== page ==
A brief content strategy history of Linkedin:
March, 2011 - Linkedin Today, Social news aggregation
October, 2012 - Linkedin Influencer, Thought leader articles
April, 2013 - Linkedin integrates Pulse, News reader and mobile content distribution platform
February, 2014 - Linkedin Publisher, Limited release and eventually open release of Linkedin's blog platform
What can the average user derive from this? Well, let's see...content works. And you should be posting some on a regular basis to your own status updates, in groups, through Pulse, and from Company pages.
More eyeballs on your content means more interest in your profile. That means more clicks on your links, job openings, sales promotions, or resume. Inbound marketing, pure and simple.
You can now also share content by posting blog articles on Publisher. Yes, there may be a bit of "I wish I had those minutes of my life back" content posted on Publisher by overzealous "bloggers". Lars Schmidt and I debated this recently on The Cool Tools Show.
Linkedin conveniently fixes Publisher spam for you by serving up the most popular content at the top of your homepage vs. the most recent content. And they have this handy publisher guide for best practices to help.
But what about short posts and updates? What is the best content to post on a regular basis to keep your audience engaged? I discussed this with SEO Strategist, Joe Youngblood, when I spoke at a recent Search Engine Marketing event.
I have long used a ratio of 5:1 "gives" to "asks" when posting content. Gives are fun or interesting things your network can use and share with their networks. Helpful tips, 3rd-party articles, personal anecdotes, instagraphics, fun pics with co-workers are all gives. Job postings, white papers, surveys, sales promotions are asks.
This 5:1 ratio keeps you looking like a helpful resource vs. a spammy, potential threat (salespeople and recruiters, I'm talking to you). Here's a video I did on posting good content to illustrate this a bit.
Joe has studied the most engaging content to share on Linkedin, (how many likes, shares, and comments something gets - not what is most often posted by users). His results are very interesting. *Note they do not take into account the time of day things were posted and some other data that would potentially effect engagement activity. Still, very interesting.
The number one most engaged type of shared content that Joe observed is a business related contest - through your personal page or company page. Career achievement announcements get big response as well. Then there are new jobs, for which Linkedin has a whole algorithm dedicated to getting people to congratulate you.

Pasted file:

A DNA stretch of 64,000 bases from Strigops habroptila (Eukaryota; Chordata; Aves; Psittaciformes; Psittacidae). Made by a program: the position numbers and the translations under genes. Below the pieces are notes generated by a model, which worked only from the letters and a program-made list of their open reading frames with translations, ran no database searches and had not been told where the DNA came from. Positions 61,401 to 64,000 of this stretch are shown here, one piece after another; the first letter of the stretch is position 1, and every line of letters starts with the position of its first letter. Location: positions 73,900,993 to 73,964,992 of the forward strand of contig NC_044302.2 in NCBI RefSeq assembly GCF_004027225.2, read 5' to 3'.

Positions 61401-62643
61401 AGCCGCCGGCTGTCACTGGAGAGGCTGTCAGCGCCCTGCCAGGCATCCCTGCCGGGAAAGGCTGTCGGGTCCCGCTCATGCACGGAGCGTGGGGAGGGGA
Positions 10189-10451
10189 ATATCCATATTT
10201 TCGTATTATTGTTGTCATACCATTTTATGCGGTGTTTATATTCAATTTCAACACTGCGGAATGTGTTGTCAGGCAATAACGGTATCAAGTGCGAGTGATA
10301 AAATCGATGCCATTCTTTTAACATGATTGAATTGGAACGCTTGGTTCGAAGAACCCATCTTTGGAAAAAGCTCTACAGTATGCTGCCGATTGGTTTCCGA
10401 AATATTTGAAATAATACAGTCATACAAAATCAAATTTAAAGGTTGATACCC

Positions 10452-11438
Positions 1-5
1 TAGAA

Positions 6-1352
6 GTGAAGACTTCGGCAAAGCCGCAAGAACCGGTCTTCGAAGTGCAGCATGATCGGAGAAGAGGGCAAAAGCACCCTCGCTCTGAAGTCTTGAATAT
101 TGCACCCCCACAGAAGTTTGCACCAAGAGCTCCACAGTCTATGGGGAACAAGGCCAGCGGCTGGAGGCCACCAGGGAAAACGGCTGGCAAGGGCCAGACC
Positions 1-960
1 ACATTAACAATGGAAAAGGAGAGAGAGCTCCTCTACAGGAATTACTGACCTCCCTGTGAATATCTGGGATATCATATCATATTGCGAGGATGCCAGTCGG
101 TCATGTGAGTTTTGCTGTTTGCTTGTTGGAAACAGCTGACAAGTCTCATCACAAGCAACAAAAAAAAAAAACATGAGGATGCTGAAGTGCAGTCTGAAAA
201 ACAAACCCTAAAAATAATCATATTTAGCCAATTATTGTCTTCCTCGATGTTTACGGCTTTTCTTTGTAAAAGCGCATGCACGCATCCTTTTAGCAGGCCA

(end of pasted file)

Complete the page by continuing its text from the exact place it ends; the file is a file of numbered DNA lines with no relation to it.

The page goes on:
But most people don't have a new job, contest, or career achievement every day about which to post. So the next best thing is a graphic with text that is either work-related, funny, inspirational, or factual.
I wanted to test this, so I started (in a far less scientific, more personal study than Joe's) posting what I call instagraphics, every 3 days or so, to Linkedin. Sure enough, these got more likes, shares, and comments than most of the other things I ever post.
|43 Likes, 5 Comments (Give)|
|34 Likes, 4 Comments (Give)|
|34 Likes, 0 Comments (Give)|
|18 Likes, 2 Comments (Give)|
|27 Likes, 9 Comments (Give)|
|30 Likes, 8 Comments (Give)|
Why do I care if I get engagement? Because I want to be a familiar, helpful, non-threatening face to my network. This turns cold calls into warm calls. And when I occasionally ask for referrals or other "asks", I get pretty good results.
The bottom line here is that you should be posting things to Linkedin on a regular basis if you want to network there. Post "give" content to your own status updates, and in groups where your prospects are members. Post links to third-party content (helpful stuff that was not written by you or your company). Post an anecdote and photo from your office or co-workers to showcase your company's culture. Post a fun or informational instagraphic to entertain the troops.
Then, every once in a while, once you've proven you are a good network citizen, it's okay to reach out for a referral or an "ask" of some kind (job posting, sales promotion, "need a new job", take our survey). 5:1 ratio.
Here, from Joe's research, are the top 5 things to share on Linkedin:
5) Text Advice/Affirmation Graphic
4) Occupational Humor Graphic
3) New Job
2) Career Achievement Announcement
1) Business Related Contest on Linkedin - Be careful to keep it legal! http://www.socialmediaexaminer.com/5-creative-ways-to-use-linkedin-company-pages/
Yes, I made a Top 5 list. And I abused quotation marks and parentheses. Sue me. But also please let me know what content has worked well for you on Linkedin in the comments below.